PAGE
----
This article originally appeared on The Nosher.
The 2010s saw chickpeas rise to fame in the manner that God always intended.
The king of chickpea dishes, hummus, turned from a hippy health food to a fridge staple. This was great in terms of accessibility, but not so great for preserving the authenticity of the dish. I’ve said it once, I’ll say it a thousand times: Hummus is not a catch-all term for dip. It means “chickpea” in Arabic, so if a product contains little-to-no chickpeas and too many other funky ingredients (edamame, pumpkin, and beetroot come to mind), it is not hummus.
As for dessert hummus, which strutted into American supermarkets in the latter part of the decade with flavors like chocolate, snickerdoodle, and vanilla bean, I don’t know how to feel. Let’s rename it chickpea pudding and agree that it’s actually kind of tasty.
Dessert hummus was not the only chickpea-based snack to enter our lives this decade. Riding the wave of the “healthy snack” came Rule Breaker brownies — a deliciously dense chocolatey treat, and Hippeas, puffed chip-like snacks that became a roaring success in the United States and abroad, and are now stocked at Whole Foods. If you can get your hands on the salt and vinegar flavor, you won’t regret it.
Canned chickpeas answered the prayers of vegans and egg-intolerant folk thanks to aquafaba — aka that viscous, slightly funky smelling chickpea brine that whips up just like egg whites. Genius.
If you thought that every possibility to consume chickpeas in every way but their original form had been exhausted, think again! These versatile little beans show no sign of slowing down in 2020. Alongside other hummus abominations, healthy snacks, and aquafaba-based desserts, I predict we’ll see lots more:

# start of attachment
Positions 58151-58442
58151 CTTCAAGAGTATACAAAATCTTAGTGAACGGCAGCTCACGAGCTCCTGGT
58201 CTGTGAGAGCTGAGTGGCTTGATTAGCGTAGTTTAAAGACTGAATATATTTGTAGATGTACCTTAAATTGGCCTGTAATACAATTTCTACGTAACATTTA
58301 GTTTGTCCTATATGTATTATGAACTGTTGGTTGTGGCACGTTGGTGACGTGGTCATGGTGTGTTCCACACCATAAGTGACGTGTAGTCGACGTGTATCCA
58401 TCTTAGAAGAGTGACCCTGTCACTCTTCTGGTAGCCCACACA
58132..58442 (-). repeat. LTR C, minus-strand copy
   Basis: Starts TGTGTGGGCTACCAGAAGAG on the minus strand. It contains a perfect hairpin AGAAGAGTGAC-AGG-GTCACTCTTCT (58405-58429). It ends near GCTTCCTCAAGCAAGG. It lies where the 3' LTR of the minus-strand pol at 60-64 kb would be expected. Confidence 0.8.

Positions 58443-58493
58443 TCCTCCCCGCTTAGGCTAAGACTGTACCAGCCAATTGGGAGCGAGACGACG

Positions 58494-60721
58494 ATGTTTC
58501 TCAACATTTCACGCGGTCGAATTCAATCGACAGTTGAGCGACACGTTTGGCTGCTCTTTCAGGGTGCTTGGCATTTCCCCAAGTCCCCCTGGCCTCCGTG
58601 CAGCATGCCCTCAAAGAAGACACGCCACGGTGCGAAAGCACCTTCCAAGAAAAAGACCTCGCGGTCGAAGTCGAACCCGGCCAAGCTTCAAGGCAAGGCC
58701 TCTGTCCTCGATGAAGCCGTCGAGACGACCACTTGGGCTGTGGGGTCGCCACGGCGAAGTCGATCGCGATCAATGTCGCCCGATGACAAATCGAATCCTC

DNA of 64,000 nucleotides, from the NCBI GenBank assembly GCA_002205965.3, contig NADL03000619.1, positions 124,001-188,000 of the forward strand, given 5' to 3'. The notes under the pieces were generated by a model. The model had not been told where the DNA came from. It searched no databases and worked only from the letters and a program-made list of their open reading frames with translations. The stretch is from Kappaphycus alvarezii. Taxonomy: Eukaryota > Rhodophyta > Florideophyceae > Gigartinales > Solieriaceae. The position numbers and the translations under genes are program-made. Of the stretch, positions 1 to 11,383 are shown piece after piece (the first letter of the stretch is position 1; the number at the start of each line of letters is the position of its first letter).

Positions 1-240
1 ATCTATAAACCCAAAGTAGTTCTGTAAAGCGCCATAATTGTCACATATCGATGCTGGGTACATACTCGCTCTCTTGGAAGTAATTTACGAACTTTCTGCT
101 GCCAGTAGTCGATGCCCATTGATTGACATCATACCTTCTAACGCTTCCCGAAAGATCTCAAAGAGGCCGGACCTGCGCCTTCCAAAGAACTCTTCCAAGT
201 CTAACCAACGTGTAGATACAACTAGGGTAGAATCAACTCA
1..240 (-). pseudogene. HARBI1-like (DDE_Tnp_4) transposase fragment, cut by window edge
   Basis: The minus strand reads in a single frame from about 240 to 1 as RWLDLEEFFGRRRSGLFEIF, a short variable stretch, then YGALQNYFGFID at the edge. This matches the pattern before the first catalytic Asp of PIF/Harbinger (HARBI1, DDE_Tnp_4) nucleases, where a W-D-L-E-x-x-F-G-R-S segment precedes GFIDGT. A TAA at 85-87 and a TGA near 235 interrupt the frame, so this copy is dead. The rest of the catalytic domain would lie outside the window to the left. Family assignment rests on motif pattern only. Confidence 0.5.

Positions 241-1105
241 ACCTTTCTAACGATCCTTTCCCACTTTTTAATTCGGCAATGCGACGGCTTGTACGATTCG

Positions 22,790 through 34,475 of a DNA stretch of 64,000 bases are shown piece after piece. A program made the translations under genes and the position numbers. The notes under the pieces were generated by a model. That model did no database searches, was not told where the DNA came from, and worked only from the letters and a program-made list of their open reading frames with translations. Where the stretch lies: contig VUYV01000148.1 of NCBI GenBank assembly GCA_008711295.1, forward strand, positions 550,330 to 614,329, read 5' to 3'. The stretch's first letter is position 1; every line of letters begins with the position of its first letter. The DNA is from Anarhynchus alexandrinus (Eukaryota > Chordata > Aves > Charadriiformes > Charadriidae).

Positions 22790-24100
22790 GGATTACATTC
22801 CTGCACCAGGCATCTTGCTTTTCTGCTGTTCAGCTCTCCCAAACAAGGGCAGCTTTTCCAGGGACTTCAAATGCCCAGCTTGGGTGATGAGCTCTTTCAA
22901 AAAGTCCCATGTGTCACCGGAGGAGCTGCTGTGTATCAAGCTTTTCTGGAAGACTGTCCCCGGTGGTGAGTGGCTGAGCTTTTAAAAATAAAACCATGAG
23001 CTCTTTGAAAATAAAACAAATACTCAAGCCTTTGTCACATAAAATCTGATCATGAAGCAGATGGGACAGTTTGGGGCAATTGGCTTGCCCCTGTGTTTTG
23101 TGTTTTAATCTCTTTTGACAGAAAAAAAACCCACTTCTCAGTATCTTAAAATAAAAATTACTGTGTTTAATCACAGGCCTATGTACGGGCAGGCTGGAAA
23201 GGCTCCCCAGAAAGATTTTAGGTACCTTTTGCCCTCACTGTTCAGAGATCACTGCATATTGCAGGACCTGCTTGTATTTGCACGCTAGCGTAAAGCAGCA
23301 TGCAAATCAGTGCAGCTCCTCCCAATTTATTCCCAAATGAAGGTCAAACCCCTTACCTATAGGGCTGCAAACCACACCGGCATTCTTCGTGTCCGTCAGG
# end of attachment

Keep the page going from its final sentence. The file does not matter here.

1. Chickpea Ice Cream
Vegans and hipsters around the world, rejoice! Micah Camden, the brains behind this trend, has announced plans to significantly expand his Portland-based chickpea ice cream brand, Little Chickpea. It won’t be long until its eight flavors, which include cherry chai and mint matcha, find their way to Los Angeles, New York, and beyond. Each flavor is free of dairy, nuts, soy, and gluten.
2. Chickpea Milk
We live in the age of nut milks, so it was only a matter of time before chickpea milk became a thing. Chickpeas produce a thick, neutral tasting milk with numerous benefits over other nondairy offerings: They’re basically free of unsaturated fats, unlike coconut milk, and don’t have the environmental stigma or health concerns related to almond and soy milks. Plus, they’re a cheap base ingredient.
This stuff is ready to hit the market, thanks to Israeli startup InnovoPro, which has raised nearly $5 million in funding. It’s also pretty easy to make at home.
3. Chickpea Protein
ChickP, another Israeli startup, is currently working on a chickpea protein that can act as a base for chickpea milks, an egg substitute, or a dairy-free butter, among other things. They seem pretty confident in its marketability, predicting revenue of $300 million by 2025. Watch this space.
4. Chickpea Flour
Though chickpea flour typically doesn’t get a lot of love, don’t underestimate its powers as a substitute for all-purpose flour. It’s gluten-free and packed full of protein. Test its superior binding powers for yourself in our chickpea and onion fritters recipe.
Looking for more chickpea recipes to experience the multipurpose wonder that is this little bean?
Try this chickpea bolognese. Hearty and satisfying, it’s perfect for Meatless Mondays.
Or make the most of Middle Eastern flavors with this easy, yet totally satisfying, chicken, cauliflower, and chickpea sheet pan dinner, taken up a notch with za’atar.